Cheptegei_JoshuaFH-PreC19.JPGJoshua Cheptegai, photo by PhotoRun.net

Joshua Cheptegei (UGA), 2 mile winner [8:07.54] in an electrifying finish: "Wow! It was amazing. It was really a big atmosphere... the fans were yelling. They were like, "Woah, woah!" And it got me a little motivation to win the race."

Ortega_OrlandoR-Pre19.JPG

Orlando Ortega, photo by PhotoRunr.net

Orlando Ortega (ESP) who raced 13.24 to win the men's 110 meter hurdles:: "I feel very happy. This is very important for me, so I am very happy for winning today. This is a beautiful competition. I try every time to better myself and do the best I can."

Coleman_Christian-Pre19.JPGChristian Coleman, photo by PhotoRun.net

Christian Coleman (USA) who ran 9.81 to win the 100 meter dash and better his own world leading time: "Anytime you can compete in the historic Hayward Field race, it's always good. I guess that (the event not taking place at Hayward Field) takes away some of the historic factors, but anytime you're able to compete on home soil, it's good." On his execution: "It felt pretty good. It felt pretty smooth. I'm sure my coach will have a couple things to say about it. so we'll go back and look at the film and just keep working. There's always room for improvement, always room to keep on working and keep getting better. Like I said before, now we're just going to go back to the lab and keep working and be ready for next time." On the Stanford track: "It's always good to run on home soil, man. The crowd was hyped. It was exciting." On his pre-race mindset: "I don't really try to shoot for a specific time. I just try to go out and compete, try to come out with a win, but, obviously, guys are steadily getting better and better and always running faster. So obviously, it's gonna take some pretty good training to get a gold medal at the end of the year."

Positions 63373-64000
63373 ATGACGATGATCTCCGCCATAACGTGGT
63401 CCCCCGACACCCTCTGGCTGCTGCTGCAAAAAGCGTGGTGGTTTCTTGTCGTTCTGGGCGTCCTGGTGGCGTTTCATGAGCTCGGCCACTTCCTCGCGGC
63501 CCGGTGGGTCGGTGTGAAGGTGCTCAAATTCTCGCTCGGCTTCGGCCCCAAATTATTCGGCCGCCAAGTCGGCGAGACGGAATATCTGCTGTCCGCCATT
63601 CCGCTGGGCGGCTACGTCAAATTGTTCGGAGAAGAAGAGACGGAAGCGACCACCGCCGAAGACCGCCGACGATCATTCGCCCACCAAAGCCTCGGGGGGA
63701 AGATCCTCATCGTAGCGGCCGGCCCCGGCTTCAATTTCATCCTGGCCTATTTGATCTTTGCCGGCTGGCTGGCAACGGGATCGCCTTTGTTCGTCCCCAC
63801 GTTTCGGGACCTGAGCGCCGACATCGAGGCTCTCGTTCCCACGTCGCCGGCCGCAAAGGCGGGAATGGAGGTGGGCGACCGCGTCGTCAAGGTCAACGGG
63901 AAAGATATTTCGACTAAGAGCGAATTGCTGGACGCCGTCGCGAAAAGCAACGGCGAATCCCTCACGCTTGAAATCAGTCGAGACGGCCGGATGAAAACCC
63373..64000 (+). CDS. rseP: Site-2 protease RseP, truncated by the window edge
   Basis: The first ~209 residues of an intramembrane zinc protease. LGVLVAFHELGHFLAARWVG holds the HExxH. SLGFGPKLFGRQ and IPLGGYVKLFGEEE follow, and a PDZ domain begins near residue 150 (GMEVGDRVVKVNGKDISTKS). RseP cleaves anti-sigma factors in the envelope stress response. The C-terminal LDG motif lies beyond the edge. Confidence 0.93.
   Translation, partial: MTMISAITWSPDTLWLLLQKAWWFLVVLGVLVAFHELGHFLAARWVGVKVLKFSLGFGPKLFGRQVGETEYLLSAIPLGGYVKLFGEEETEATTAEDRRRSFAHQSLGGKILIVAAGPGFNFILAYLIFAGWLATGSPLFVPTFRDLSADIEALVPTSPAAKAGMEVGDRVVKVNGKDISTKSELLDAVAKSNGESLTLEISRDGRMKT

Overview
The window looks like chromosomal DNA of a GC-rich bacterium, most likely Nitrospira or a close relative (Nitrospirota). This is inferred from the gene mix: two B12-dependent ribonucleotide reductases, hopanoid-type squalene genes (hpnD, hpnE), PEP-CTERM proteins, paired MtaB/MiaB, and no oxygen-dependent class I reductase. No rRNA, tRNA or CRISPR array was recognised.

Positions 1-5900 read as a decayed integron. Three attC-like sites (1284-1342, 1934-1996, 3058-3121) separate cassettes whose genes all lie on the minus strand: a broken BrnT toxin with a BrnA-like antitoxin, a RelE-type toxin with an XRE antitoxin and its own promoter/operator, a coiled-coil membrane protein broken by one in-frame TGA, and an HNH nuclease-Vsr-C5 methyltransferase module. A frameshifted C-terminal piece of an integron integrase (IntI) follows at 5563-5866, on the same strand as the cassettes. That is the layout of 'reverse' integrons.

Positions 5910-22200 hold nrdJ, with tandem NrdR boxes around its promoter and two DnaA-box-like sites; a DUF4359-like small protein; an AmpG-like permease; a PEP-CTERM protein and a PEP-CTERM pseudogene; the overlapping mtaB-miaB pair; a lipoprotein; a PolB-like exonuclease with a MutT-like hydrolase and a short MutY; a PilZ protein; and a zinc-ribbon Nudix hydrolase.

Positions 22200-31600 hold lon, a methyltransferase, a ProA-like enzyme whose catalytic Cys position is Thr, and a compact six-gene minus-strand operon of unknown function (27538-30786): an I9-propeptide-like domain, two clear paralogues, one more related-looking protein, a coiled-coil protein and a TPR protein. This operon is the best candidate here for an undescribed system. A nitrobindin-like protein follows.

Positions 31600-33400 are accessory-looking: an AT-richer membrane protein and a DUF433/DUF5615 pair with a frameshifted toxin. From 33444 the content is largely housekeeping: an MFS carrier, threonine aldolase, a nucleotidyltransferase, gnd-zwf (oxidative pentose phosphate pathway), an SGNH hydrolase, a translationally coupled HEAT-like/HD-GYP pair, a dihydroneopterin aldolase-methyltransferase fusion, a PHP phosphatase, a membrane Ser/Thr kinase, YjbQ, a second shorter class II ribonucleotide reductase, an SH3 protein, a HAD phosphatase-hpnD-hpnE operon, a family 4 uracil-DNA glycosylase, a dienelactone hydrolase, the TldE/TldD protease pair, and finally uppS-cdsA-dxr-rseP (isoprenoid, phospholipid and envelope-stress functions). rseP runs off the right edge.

Semenya_CasterFH-PreC19.JPG

Caster Semenya takes the 800m, photo by PhotoRun.net

Caster Semenya (RSA), Olympic and World Champion who won the women's 800 meters: "I felt a little bit heavy, a bit windy. I think I'm still sleeping at home at this time. It's almost midnight. But the race was good. Being able to win, being able to run the fastest time on American soil. I think it was fantastic. Obviously, when you run 800 meters, it's all about the splits that you run. I think that we're not yet really calculated well. But at the end of the day, you have to execute, you have to rectify those mistakes when you're running a race. Yeah, we are happy with the win, so I really cannot say much." On being a world class athlete will this dispute is ongoing "I don't think it's hard to be a runner. I think that it's hard to manage time. So for me, I think I've studied well. I know how to handle situations. I know how to manage my time. I know how to change a lot of people's perceptions of me. At the end of the day, we're all human. We all make mistakes, but it's all about how we handle ourselves. Asked if track is a "refuge" for her: "Of course (it is a refuge). When I run, I forget about everything. It's just all about me. It's all about me being free. It's about all me doing what I love. I always want to win when I step on the track since I was a little girl. I always wanted to win. It doesn't matter what I do, play soccer, play baseball, play boxing, stuff like that. I always want to win. I'm a very positive person, and I always want what's good for other people. I treat people with respect, of course, I appreciate them for who they are. I accept them. That's what I do. Like I said, for me it's all about inspiring the youth, so they can do better. On the ongoing litigation regarding her right to compete as a woman. "This is like a legal battle, and it's like war. But you don't give up. You beat me today, I beat you tomorrow. At the end of the day, it's all about me. It's all about doing what makes me happy. At the moment, like I said, I really do this for me. I'm a world champ. I'm an Olympic champion, and I've achieved everything I've ever wanted, so at the end of the day, I'm doing it for those who cannot fight for themselves."

RunBlogRun Some photographs on this site have been reproduced with permission from runblogrun.com.